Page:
Electricity Ballot Proposal Draws Heavy Spending

Posted By: Garnie Holmes Industry , Legislative/Regulatory ,

A political committee backing a proposed constitutional amendment that would overhaul Florida’s electric-utility industry spent more than $562,000 in January as it continues to collect petition signatures, a newly filed finance report shows.

The committee Citizens for Energy Choices spent $562,103, bringing its overall spending total to $1.136 million since early October. Most of the spending in January went to petition-related activities. The committee’s proposal, which could go on the November 2020 ballot, calls for wholesale and retail electricity markets to “be fully competitive so that electricity customers are afforded meaningful choices among a wide variety of competing electricity providers.”

It would establish a right for customers to choose electricity providers and would limit the role of investor-owned electric utilities --- private companies such as Florida Power & Light, Duke Energy Florida, Tampa Electric Co. and Gulf Power Co. --- to constructing, operating and repairing transmission and distribution systems. Two of the state’s most-powerful business groups, the Florida Chamber of Commerce and Associated Industries of Florida, are opposing the measure, pointing to concerns that utility deregulation could lead to increased electricity costs. Citizens for Energy Choices had raised $1.137 million in cash as of Jan. 31, though it brought in only $2,005 last month. It also received $31,160 in in-kind contributions from the energy-management firm Infinite Energy.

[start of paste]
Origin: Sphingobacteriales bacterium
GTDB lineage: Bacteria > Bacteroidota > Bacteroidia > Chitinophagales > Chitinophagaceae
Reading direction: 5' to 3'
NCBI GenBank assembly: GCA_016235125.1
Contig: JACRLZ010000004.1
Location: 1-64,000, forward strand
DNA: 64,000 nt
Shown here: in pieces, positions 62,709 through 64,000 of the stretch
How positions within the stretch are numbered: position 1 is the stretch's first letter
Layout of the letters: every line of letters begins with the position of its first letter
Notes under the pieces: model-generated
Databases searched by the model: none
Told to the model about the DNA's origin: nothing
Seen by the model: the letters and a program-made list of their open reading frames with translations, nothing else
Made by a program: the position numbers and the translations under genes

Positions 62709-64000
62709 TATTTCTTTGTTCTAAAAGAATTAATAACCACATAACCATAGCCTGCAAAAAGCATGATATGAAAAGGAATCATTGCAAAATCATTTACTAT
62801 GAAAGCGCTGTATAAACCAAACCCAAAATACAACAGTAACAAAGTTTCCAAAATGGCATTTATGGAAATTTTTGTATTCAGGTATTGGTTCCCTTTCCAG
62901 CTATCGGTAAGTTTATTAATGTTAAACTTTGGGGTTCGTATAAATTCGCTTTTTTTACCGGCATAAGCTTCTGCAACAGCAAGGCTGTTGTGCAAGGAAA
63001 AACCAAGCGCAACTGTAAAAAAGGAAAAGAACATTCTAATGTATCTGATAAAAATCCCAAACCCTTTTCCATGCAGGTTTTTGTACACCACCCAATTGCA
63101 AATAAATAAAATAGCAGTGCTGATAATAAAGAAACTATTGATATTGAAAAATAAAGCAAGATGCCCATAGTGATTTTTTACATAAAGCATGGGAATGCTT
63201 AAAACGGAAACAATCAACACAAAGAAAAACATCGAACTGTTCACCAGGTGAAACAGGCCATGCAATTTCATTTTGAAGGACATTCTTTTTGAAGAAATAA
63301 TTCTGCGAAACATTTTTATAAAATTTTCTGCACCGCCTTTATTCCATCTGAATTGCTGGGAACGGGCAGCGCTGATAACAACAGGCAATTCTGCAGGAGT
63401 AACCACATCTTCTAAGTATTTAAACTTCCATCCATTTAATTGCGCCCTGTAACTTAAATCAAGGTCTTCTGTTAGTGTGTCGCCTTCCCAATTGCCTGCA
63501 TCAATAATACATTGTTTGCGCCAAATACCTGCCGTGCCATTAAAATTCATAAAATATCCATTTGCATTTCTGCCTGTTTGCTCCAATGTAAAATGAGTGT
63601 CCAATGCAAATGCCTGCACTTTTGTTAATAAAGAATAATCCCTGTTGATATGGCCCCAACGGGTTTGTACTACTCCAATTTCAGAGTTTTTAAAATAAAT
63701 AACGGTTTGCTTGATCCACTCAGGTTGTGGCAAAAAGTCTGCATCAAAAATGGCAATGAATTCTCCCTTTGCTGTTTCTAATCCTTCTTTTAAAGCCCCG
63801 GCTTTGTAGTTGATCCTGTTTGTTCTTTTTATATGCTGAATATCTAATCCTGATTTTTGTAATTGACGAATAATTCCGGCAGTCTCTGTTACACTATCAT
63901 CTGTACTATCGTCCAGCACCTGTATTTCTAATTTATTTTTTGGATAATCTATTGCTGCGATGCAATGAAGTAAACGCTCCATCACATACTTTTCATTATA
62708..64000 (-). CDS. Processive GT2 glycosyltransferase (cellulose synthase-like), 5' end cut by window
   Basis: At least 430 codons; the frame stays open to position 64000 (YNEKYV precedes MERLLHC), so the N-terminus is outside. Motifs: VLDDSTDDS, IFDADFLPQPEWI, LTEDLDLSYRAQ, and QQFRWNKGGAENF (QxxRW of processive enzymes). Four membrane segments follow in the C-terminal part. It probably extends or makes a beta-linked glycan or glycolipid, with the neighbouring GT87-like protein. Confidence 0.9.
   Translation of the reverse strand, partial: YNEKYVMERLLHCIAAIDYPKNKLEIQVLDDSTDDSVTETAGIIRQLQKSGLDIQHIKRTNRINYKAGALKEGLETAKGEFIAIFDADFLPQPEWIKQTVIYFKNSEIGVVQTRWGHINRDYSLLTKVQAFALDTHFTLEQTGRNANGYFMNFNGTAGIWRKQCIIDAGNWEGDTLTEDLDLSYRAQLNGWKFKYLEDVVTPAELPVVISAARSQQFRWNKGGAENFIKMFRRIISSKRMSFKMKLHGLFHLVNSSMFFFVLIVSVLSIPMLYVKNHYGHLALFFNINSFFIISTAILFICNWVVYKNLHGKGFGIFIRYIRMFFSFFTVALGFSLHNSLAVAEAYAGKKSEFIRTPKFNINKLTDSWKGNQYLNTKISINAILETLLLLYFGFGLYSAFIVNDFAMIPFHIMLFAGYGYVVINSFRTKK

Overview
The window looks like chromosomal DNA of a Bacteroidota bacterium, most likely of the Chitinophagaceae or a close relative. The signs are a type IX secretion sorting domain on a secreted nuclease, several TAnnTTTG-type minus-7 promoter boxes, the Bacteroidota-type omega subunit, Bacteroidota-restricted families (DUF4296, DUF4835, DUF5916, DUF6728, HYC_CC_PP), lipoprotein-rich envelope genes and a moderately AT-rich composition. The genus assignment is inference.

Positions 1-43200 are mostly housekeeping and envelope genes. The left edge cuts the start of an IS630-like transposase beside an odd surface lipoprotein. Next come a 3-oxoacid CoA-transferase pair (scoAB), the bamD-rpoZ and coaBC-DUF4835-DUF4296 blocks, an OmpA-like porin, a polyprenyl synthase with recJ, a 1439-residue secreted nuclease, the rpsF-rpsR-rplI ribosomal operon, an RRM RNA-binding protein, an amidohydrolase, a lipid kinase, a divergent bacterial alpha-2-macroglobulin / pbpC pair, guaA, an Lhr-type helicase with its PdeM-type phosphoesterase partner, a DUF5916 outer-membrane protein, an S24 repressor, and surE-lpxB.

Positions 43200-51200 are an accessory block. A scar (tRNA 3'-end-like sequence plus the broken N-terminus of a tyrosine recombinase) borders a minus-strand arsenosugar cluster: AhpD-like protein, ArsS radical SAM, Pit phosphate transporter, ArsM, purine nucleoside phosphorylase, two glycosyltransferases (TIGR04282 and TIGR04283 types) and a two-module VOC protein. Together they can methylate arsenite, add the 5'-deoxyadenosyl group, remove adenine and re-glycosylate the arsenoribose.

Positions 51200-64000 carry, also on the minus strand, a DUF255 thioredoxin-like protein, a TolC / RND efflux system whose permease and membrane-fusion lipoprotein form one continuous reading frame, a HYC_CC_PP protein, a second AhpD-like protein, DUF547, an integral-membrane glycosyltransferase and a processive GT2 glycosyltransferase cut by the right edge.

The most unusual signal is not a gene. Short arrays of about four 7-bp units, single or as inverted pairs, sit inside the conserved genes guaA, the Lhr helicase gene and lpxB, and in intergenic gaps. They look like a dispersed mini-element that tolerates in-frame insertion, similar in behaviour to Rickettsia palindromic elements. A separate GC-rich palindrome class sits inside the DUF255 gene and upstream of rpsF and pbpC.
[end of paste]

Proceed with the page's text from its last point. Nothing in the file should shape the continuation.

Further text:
As of Tuesday, February 12, Citizens for Energy Choices had submitted 88,029 valid petition signatures to the state Division of Elections. That exceeds the amount needed to trigger a Florida Supreme Court review of the proposed ballot wording. If the Supreme Court approves the wording, Citizens for Energy Choices would have to submit an overall total of 766,200 valid petition signature to get on the 2020 ballot.

Article reposted with permission from The News Service of Florida.